MADISON – Nigel Hayes knew something was different the minute the lights went out for pre-game introductions.
For the last year and a half, Bo Ryan never made eye contact with the forward after hearing his name announced. But prior to Wisconsin’s nonconference game against Texas A&M Corpus Christi, Ryan made eye contact for the first time.
“This game we did and he had the saddest look I've ever seen him have,” Hayes said. “I guess now it makes sense why he looked like that.”
Ryan made it official following the game Tuesday night, announcing his retirement effective immediately and handing the reins over to associate head coach Greg Gard on an interim basis, which was his hope all along.
The announcement came after his 494th game at Wisconsin, fittingly a win.
“Here's what I told the players: I got six months with this group, because of the circumstances,” Ryan said. "That's a joy. The thing was, I thought it was time. But I couldn't make the decision at that time. And I don't know how many coaches ever have the opportunity to have an AD and an administration that understand and respects that."
A 2015 Naismith Hall of Fame finalist, Ryan retires with 747 career wins and 19 championships. During his 14-plus years at Wisconsin, the Badgers won 364 games, seven Big Ten championships and took the program to two Final Fours the last two seasons.
“What’s a good time (to retire),” said Ryan. “What we came down to was semester. This is semester. We start finals and I want to give Coach Gard plenty of time to get the guys ready and to get them in position, where as a head coach, he has a chance … to take a run at the job.”
The 45-year-old Gard inherits a young roster but a roster he helped piece together. Of the eight players in Wisconsin’s rotation, Gard had a hand in recruiting five of them.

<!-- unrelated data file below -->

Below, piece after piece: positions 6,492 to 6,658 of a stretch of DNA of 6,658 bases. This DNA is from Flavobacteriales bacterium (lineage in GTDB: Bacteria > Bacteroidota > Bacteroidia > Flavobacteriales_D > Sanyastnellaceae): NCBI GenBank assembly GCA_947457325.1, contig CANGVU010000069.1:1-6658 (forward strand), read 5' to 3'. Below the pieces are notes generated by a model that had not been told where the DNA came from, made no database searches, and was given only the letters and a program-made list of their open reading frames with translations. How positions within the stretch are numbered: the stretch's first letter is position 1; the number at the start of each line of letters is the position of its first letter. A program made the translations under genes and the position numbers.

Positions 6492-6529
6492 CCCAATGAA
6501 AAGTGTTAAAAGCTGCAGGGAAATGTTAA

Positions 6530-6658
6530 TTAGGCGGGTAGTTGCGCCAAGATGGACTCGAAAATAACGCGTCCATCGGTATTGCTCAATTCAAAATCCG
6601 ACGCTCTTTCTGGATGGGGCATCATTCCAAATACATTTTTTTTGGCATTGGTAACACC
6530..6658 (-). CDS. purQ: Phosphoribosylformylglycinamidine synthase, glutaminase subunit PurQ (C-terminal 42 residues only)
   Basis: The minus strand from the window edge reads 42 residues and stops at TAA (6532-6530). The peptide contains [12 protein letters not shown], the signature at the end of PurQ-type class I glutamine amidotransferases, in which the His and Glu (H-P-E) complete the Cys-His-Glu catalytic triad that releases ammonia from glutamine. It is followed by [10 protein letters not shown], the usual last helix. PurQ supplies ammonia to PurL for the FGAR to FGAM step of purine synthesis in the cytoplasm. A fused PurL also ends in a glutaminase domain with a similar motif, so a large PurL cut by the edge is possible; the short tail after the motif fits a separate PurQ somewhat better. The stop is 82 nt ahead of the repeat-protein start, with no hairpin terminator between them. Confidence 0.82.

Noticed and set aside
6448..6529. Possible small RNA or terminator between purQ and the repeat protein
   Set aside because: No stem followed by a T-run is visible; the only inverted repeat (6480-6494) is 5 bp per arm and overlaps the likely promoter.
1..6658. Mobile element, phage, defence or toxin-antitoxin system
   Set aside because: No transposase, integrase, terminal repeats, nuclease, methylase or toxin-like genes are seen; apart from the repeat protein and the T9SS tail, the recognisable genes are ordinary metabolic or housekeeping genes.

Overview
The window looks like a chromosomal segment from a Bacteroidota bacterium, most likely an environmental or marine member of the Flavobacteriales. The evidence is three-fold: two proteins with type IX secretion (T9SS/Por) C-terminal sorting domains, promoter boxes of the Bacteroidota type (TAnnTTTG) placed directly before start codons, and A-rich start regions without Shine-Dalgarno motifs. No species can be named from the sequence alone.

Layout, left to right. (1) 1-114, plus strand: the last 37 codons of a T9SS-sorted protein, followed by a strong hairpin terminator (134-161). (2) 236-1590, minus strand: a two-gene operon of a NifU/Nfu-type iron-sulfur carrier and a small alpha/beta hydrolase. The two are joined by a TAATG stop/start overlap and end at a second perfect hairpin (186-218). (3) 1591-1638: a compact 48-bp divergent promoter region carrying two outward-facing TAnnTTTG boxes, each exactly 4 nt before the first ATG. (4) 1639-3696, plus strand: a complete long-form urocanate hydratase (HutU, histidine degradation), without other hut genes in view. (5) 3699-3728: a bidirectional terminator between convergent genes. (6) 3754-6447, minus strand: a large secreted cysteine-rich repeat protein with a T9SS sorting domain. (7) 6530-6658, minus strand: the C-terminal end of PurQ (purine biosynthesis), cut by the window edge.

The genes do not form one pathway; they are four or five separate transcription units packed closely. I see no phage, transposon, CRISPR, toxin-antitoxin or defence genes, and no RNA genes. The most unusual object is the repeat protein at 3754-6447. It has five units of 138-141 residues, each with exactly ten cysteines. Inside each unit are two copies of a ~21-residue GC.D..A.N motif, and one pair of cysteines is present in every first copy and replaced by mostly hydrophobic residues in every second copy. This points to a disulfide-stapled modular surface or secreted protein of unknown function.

“He’s been really good for me, on and off the court, stressing the importance of getting good grades and getting your degree,” junior guard Bronson Koenig said of Gard, who recruited the four-star point guard out of La Crosse, before the season. “He’s probably talked to me more about stuff involving school than basketball-related things. I think he’ll make a great head coach.”
When Ryan initially announced his intention this past summer to coach the 2015-16 season and then retire, he specifically mentioned Gard in his statement as being hopeful his associate head coach would be named his successor.
At the time, Gard called the statement “humbling.” Now he calls it an opportunity.
“I’ve never had more than a one year contract my entire career, so for me, it’s never been about the pressure that way,” said Gard. “Our job is still to put these young men the best position to have success here as student-athletes, hopefully athletes on the court."
Wisconsin athletic director Barry Alvarez also addressed the team following the game and told them not be afraid of change, dusting off parts of a speech he’s used on the football team twice in the last three seasons following the departure of head coaches. He also heaped praise on Ryan.
“His record speaks for itself,” said Alvarez. “He’s a legend. He’s a hall of famer. He’s won his way at every level. He brought that style of basketball here and won here at this level.”
Alvarez said he’ll be evaluating Gard with how he interacts with the team and how the group improves over the next few months, among other factors, before making a decision whether or not to remove the interim tag from his title.
“My response has always been ‘Absolutely, there should be,’” said Gard. “That’s his job, and I’ve never flinched or blinked from that. His responsibility is to put the best person in place to lead this program going forward. I’ve never had an issue with that."